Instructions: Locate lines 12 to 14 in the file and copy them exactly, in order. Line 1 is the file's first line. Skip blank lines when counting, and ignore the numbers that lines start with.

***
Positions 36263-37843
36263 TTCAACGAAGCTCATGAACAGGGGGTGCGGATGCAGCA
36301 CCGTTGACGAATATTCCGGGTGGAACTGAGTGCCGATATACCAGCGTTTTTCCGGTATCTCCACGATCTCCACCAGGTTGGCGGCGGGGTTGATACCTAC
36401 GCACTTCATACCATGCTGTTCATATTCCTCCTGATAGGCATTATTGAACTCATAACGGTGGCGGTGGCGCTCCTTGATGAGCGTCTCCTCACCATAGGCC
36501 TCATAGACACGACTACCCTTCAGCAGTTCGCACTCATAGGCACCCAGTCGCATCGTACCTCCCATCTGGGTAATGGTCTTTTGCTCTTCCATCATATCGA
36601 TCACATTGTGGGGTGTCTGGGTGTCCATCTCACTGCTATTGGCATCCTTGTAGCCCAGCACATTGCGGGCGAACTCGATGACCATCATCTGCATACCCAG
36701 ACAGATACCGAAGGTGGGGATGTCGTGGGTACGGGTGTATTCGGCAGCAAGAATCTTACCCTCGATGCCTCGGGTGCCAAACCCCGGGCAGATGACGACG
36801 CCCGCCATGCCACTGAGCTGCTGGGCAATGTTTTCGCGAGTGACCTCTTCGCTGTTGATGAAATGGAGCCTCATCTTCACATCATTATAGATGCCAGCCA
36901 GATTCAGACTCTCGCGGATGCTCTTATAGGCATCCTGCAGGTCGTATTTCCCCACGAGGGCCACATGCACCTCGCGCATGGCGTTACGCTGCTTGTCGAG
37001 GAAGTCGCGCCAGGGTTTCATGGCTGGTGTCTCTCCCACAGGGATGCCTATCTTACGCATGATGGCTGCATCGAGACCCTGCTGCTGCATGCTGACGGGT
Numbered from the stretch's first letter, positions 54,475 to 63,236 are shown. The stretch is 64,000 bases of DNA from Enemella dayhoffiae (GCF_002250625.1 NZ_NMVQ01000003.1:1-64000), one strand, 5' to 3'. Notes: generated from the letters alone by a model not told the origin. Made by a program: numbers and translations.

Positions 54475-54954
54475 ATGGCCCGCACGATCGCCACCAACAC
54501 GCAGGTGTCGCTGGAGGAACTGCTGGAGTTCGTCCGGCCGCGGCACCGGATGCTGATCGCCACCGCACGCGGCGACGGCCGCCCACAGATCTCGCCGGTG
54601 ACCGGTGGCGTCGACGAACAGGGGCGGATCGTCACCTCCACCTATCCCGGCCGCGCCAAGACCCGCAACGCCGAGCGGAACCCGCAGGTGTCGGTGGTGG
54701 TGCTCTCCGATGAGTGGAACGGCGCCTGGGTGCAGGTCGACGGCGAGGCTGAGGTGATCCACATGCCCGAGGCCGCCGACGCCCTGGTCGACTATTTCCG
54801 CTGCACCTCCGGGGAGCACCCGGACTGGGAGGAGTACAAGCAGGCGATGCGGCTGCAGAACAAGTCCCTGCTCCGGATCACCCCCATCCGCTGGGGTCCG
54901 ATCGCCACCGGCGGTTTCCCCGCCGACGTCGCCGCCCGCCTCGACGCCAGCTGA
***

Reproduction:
Positions 54475-54954
54475 ATGGCCCGCACGATCGCCACCAACAC
54501 GCAGGTGTCGCTGGAGGAACTGCTGGAGTTCGTCCGGCCGCGGCACCGGATGCTGATCGCCACCGCACGCGGCGACGGCCGCCCACAGATCTCGCCGGTG